Review of the health benefits of habitual consumption of miso soup: focus on the effects on sympathetic nerve activity, blood pressure, and heart rate.
Environ Health Prev Med. 2020 Aug 31 ;25(1):45. Epub 2020 Aug 31. PMID: 32867671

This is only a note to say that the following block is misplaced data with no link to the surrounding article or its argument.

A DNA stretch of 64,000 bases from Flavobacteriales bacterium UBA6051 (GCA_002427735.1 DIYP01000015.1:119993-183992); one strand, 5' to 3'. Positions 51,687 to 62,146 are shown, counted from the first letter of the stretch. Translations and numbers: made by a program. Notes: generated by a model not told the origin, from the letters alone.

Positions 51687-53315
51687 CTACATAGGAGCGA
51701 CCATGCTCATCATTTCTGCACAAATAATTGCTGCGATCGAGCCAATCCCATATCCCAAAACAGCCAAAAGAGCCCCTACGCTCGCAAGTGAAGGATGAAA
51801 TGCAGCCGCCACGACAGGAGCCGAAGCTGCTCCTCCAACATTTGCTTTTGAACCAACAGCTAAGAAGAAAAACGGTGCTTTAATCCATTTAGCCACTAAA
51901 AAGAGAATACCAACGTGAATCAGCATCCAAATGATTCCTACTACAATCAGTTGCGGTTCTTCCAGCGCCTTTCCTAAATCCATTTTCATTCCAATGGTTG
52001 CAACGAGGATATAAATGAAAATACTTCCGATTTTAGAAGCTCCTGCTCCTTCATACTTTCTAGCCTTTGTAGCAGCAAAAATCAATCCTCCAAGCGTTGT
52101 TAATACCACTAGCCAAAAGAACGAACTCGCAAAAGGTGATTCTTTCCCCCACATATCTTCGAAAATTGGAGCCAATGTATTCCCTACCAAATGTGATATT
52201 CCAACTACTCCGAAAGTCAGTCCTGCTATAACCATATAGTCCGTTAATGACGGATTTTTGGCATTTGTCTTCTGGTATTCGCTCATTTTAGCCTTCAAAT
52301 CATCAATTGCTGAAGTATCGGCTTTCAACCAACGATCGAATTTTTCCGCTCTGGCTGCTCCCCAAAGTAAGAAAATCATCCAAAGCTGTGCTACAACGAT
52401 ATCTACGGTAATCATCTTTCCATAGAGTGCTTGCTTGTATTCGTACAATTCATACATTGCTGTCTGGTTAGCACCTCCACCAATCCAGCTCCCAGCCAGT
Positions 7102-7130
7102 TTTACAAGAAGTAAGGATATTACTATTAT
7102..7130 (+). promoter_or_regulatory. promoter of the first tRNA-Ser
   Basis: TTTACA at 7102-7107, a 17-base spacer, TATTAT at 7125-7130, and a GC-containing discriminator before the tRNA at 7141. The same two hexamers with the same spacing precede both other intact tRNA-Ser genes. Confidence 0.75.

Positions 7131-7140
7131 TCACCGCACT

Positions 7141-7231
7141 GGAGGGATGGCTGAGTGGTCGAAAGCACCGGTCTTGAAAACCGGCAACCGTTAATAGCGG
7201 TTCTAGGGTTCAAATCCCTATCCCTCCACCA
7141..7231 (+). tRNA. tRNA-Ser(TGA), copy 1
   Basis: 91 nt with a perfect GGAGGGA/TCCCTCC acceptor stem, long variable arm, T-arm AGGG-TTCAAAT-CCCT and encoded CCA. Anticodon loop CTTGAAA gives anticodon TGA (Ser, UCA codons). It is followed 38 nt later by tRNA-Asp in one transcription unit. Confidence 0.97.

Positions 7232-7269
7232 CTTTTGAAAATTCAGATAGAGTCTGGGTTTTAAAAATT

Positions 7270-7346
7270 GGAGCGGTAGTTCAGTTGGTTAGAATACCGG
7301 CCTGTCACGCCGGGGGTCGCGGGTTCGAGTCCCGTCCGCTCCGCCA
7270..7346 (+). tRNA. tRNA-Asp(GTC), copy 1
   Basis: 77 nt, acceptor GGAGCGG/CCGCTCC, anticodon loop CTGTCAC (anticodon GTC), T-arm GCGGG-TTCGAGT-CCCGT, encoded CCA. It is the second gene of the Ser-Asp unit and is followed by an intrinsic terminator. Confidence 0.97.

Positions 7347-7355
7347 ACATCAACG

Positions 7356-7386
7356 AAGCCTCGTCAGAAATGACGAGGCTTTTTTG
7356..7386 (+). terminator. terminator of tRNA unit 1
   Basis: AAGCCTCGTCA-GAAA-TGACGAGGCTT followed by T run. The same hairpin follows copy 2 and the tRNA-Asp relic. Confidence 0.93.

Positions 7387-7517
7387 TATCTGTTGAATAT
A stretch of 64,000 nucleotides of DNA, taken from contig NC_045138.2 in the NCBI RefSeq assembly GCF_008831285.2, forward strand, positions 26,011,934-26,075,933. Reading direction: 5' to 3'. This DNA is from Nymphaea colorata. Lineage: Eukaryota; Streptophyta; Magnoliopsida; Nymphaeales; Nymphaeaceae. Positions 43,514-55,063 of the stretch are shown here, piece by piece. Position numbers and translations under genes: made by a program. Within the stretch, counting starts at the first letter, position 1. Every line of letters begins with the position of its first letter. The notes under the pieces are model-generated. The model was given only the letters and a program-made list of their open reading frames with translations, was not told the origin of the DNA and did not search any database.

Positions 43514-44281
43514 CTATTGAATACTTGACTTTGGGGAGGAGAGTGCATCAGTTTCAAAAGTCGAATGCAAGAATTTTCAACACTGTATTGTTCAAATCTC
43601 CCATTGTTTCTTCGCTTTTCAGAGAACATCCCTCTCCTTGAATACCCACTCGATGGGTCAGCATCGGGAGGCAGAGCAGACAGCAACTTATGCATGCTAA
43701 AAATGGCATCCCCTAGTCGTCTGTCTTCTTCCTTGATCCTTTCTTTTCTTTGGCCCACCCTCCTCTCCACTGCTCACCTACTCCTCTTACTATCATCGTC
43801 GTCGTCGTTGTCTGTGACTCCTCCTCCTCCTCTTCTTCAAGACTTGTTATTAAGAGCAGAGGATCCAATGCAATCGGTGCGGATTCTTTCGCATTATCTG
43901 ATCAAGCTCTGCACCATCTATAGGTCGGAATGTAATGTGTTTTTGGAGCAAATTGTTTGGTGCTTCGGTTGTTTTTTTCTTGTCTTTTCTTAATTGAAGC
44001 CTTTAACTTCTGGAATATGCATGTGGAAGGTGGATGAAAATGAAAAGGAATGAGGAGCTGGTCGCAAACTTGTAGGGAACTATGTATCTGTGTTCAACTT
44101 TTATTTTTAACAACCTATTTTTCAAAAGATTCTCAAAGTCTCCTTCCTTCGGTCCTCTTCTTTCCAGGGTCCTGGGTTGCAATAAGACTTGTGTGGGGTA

High salt intake increases blood pressure, and dietary salt intake has been clearly demonstrated to be associated with hypertension incidence. Japanese people consume higher amounts of salt than Westerners. It has been reported that miso soup was one of the major sources of daily salt intake in Japanese people. Adding salt is indispensable to make miso, and therefore, in some cases, refraining from miso soup is recommended to reduce dietary salt intake. However, recent studies using salt-sensitive hypertensive models have revealed that miso lessens the effects of salt on blood pressure. In other word, the intake of miso dose not increase the blood pressure compared to the equivalent intake of salt. In addition, many clinical observational studies have demonstrated the absence of a relationship between the frequency of miso soup intake and blood pressure levels or hypertension incidence. The mechanism of this phenomenon seen in the subjects with miso soup intake has not been fully elucidated yet. However, in basic studies, it was found that the ingredients of miso attenuate sympathetic nerve activity, resulting in lowered blood pressure and heart rate. Therefore, this review focused on the differences between the effects of miso intake and those of the equivalent salt intake on sympathetic nerve activity, blood pressure, and heart rate.